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Katy Vance

» Why Gamify and What to Avoid in Library Gamification ACRL TechConnect Blog - 2 views

  • Third, a game that is organization-centered rather than user-centered can be worse than no game at all. A game with organization-centered design uses external rewards to increase the organization’s bottom line in the short term.3 Games designed this way attempt to control behavior with rewards. Once users feel the game is playing them rather than they are playing the game, however, they are likely to have a negative feeling towards the game and the organization. 
  • In this early stage of gamification, it will be useful to remember that gamification doesn’t necessarily require complicated technology or huge investment. For example, you can run a successful game in your library instruction class with a pencil and paper. How about rewarding your library patrons who write to your library’s Facebook page and get most “likes” by other patrons? Or perhaps, a library can surprise and delight the first library patron who checks in your library’s Foursquare or Yelp page by offering a free coffee coupon at the library coffeeshop or simply awarding the Early-Bird badge? In gamification, imagination and creativity can go a long way
Katy Vance

This Changes Everything: iPhone's Five-Year Gaming Revolution | GamesIndustry International - 0 views

  • With expensive consoles stuck in long cycles, iPhone has transformed from a poor phone with no third-party content into a retina-screened gaming powerhouse with over half a million apps to choose from in less time than it took Sony to make Gran Turismo 5.
  • In this context a game has mere seconds to impress before it is banished back into the ether and damned with a one-star review. Needless to say, that is not a friendly environment for great ideas that need a little explaining to flourish.
    • Katy Vance
       
      This si key- how do we design games (and lessons for that matter) that are self-evident in terms of how to play them?
  • You don't reach a billion based on a spectacularly unoriginal physics game and some cartoon birds alone. It needed the ecosystem, installed base and cool cultural cachet of Apple.
    • Katy Vance
       
      You know, this makes me think about the fact that we haven't really discussed the tech factors involved in gaming.  I know lots of games in McGonigal's book don't require tech, but I think I will need gaming to manage large numbers of students in a library.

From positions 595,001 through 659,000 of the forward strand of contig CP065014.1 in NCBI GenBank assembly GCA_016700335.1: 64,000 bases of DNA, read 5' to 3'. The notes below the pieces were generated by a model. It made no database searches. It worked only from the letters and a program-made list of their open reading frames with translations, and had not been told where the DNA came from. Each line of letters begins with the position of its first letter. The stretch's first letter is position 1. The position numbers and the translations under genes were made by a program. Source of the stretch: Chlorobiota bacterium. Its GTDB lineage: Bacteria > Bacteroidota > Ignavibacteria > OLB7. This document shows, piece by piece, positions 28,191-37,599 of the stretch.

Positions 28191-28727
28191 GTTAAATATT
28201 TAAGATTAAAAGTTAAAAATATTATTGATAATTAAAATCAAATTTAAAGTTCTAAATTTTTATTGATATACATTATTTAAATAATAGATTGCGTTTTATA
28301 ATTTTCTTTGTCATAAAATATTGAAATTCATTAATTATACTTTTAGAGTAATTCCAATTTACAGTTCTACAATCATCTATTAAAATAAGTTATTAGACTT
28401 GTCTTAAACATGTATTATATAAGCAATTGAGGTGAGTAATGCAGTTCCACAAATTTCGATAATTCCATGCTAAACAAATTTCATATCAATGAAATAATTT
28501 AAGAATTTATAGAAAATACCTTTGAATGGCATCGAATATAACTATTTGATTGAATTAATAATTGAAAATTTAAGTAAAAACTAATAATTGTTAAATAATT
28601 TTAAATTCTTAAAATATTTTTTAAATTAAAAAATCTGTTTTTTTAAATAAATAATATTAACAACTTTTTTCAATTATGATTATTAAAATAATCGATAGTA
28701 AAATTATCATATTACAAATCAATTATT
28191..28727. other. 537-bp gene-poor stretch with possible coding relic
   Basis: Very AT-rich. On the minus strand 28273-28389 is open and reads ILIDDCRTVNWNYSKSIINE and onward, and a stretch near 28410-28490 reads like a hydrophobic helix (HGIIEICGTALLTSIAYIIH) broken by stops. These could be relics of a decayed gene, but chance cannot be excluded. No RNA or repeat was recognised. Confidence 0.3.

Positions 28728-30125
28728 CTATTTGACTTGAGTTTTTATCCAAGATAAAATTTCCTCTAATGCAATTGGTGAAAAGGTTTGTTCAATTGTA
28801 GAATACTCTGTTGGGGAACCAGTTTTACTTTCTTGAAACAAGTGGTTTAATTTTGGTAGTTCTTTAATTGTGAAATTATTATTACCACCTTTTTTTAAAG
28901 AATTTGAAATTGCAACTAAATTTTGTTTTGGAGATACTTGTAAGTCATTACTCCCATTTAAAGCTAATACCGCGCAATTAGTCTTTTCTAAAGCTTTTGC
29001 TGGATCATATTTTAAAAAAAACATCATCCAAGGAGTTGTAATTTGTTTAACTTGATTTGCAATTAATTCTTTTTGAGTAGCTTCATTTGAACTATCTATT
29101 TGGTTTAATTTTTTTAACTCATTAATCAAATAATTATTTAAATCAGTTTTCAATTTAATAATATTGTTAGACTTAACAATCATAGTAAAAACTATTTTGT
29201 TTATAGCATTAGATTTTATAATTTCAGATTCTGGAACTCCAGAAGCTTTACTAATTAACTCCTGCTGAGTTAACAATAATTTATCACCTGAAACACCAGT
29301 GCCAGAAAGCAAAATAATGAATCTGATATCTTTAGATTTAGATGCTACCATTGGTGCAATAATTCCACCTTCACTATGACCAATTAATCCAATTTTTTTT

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    But you know what the truly amazing aspect of iPhone's gaming revolution is? That it happened without Apple even really trying. The company hasn't the slightest interest in making games; it just created the right platform, delivery mechanism and economics for them in the eyes - and hands - of consumers.
Katy Vance

Brenda Laurel on games for girls | Video on TED.com - 0 views

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    This isn't anything revolutionary, but it does come back to the core of gaming in education and good pedagogy in lesson planning, which is knowing your audience and planning around their needs and desires. "We launched two titles in October -- "Rockett's New School" -- the first of a series of products -- is about a character called Rockett beginning her first day of school in eighth grade at a brand new place, with a blank slate, which allows girls to play with the question of, "What will I be like when I'm older?" "What's it going to be like to be in high school or junior high school? Who are my friends?"; to exercise the love of social complexity and the narrative intelligence that drives most of their play behavior; and which embeds in it values about noticing that we have lots of choices in our lives and the ways that we conduct ourselves."
Lucas Gillispie

Teach with Portals - 0 views

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    Valve recently began collaborating with educators to develop game-related teaching tools that revolve around STEM (science, technology, engineering and math) education. We've created Teach With Portals as a destination for this partnership, providing free content andtechnologytools, as well as an interactive community for exchanging lessons and experiences.
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